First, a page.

Erdoğan turns to Bosporus amid waning support - NY Times

Turkish President Recep Tayyip Erdoğan has resumed heralding the Kanal Istanbul waterway project as support for him and his ruling party hits an all time low amid the coronavirus pandemic and a troubled economy, Istanbul Bureau Chief Carlotta Gall said in an article published on Saturday.

Promising that his multibillion-dollar canal plan would create a construction and real estate boom, as well as revenue from an increased shipping traffic, Erdoğan has signaled that he could do away with the Montreux Convention, the article recalled.

Last month, Turkey approved plans to develop the canal project, which has opened up debate about the 1936 Montreux Convention that guarantees the free passage through the Bosporus and Dardanelles straits of civilian vessels in times of both peace and war.

Earlier this month, Turkish police detained 10 retired admirals after a letter signed by 104 of them warned against a possible threat to the treaty following remarks from Parliamentary Speaker Mustafa Şentop, who said Erdoğan had the authority to withdraw from the convention.

“Secularists, as well as most Turkish diplomats and foreign policy experts, see the Montreux Convention as a win for Turkey and fundamental to Turkish independence and to stability in the region,’’ the NY Times article said.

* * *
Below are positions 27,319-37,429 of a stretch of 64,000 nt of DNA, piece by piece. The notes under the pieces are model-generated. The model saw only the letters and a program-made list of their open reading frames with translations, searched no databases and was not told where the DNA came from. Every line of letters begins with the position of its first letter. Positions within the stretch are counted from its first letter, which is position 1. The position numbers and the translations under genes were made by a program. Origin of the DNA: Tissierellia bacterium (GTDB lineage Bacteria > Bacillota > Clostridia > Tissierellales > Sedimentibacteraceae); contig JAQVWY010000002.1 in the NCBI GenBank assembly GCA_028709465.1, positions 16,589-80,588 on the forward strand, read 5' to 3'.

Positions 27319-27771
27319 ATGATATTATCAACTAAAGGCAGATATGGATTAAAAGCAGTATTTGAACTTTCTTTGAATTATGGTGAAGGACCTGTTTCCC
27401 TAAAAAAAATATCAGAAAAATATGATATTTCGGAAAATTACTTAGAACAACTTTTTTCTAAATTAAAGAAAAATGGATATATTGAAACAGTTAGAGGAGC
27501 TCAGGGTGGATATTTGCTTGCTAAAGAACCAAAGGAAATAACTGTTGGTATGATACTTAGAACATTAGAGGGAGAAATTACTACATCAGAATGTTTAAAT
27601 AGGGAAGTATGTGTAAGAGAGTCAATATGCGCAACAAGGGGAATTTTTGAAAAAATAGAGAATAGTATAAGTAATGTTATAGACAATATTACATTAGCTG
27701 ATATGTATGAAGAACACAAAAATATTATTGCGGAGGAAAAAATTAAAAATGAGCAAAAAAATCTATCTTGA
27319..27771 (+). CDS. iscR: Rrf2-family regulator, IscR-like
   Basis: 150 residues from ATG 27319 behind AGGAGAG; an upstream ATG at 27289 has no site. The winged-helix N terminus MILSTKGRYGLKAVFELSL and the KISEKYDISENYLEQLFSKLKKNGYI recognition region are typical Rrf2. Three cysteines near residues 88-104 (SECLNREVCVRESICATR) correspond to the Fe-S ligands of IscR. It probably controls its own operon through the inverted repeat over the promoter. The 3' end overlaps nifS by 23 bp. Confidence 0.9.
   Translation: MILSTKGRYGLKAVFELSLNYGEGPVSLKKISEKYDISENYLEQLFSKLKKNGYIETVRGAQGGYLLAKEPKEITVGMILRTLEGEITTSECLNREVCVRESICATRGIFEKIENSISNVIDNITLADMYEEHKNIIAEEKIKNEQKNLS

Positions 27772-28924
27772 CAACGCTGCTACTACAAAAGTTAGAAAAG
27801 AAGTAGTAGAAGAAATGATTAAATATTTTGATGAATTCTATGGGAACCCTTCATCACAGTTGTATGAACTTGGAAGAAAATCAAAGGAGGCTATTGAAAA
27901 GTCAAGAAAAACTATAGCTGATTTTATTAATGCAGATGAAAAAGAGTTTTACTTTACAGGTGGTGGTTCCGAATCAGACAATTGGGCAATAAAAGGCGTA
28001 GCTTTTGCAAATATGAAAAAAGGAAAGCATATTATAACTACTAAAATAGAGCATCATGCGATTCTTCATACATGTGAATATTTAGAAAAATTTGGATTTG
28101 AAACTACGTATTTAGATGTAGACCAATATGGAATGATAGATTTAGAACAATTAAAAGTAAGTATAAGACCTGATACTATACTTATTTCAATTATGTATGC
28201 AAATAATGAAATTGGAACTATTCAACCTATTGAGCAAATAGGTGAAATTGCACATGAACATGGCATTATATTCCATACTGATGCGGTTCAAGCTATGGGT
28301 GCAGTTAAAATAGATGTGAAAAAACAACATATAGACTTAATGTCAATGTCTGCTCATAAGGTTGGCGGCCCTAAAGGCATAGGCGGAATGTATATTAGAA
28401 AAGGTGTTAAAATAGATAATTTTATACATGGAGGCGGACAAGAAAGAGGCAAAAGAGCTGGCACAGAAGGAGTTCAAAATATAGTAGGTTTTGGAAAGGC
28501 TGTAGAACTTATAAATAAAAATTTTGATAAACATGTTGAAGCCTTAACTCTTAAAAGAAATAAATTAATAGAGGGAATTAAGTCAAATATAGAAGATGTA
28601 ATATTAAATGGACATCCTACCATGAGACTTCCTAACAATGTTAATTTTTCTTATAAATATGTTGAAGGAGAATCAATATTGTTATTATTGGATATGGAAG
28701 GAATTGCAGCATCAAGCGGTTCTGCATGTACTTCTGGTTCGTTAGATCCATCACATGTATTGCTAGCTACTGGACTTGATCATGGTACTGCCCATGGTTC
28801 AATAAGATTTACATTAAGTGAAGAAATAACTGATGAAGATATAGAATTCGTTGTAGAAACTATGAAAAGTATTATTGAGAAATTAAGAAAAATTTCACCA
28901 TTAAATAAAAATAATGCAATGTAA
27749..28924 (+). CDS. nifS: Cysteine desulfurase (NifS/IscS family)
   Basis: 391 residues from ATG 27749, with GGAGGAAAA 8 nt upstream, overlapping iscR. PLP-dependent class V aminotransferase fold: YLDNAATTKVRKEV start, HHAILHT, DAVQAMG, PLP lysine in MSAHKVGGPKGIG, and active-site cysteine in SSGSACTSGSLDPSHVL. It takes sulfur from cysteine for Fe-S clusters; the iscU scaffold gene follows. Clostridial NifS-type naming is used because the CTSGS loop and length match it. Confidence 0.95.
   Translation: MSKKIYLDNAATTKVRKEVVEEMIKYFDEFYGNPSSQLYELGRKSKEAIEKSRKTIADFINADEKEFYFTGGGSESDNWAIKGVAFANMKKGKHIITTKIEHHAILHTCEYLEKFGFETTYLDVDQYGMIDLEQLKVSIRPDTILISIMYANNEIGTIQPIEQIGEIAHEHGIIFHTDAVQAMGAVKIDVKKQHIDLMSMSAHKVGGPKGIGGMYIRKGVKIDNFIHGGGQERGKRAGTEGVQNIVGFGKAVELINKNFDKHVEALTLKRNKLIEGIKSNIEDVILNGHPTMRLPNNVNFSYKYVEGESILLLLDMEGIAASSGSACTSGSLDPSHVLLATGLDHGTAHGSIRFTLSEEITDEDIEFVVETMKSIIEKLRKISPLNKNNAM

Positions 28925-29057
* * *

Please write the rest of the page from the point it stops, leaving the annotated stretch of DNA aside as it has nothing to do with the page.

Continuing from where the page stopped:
Erdoğan and his advisers were well aware of the impossibility of changing the Montreux Convention, it said, but Turkey’s strongman is using the matter to “kick up a storm.’’

Turkish public support for Erdoğan’s governing alliance has dropped to 46 percent from 54 percent, Diken news website reported earlier this month, citing the average of polls conducted by 16 polling companies over the last three months.

This as Turkey’s COVID-19 infections are soaring over 55,000 cases a day and investors and analysts alike warn that country could be veering closer to a currency crisis.

The political storm created by the Montreux Convention and the canal project, the article sited analyst Aslı Aydıntaşbaş as saying, “is the government’s way of lobbying for the canal.”

“Erdogan is adamant about building a channel parallel to the Bosporus, and one of the government’s arguments will likely be that this new strait allows Turkey to have full sovereignty — as opposed to the free passage of Montreux,’’ Aydıntaşbaş said.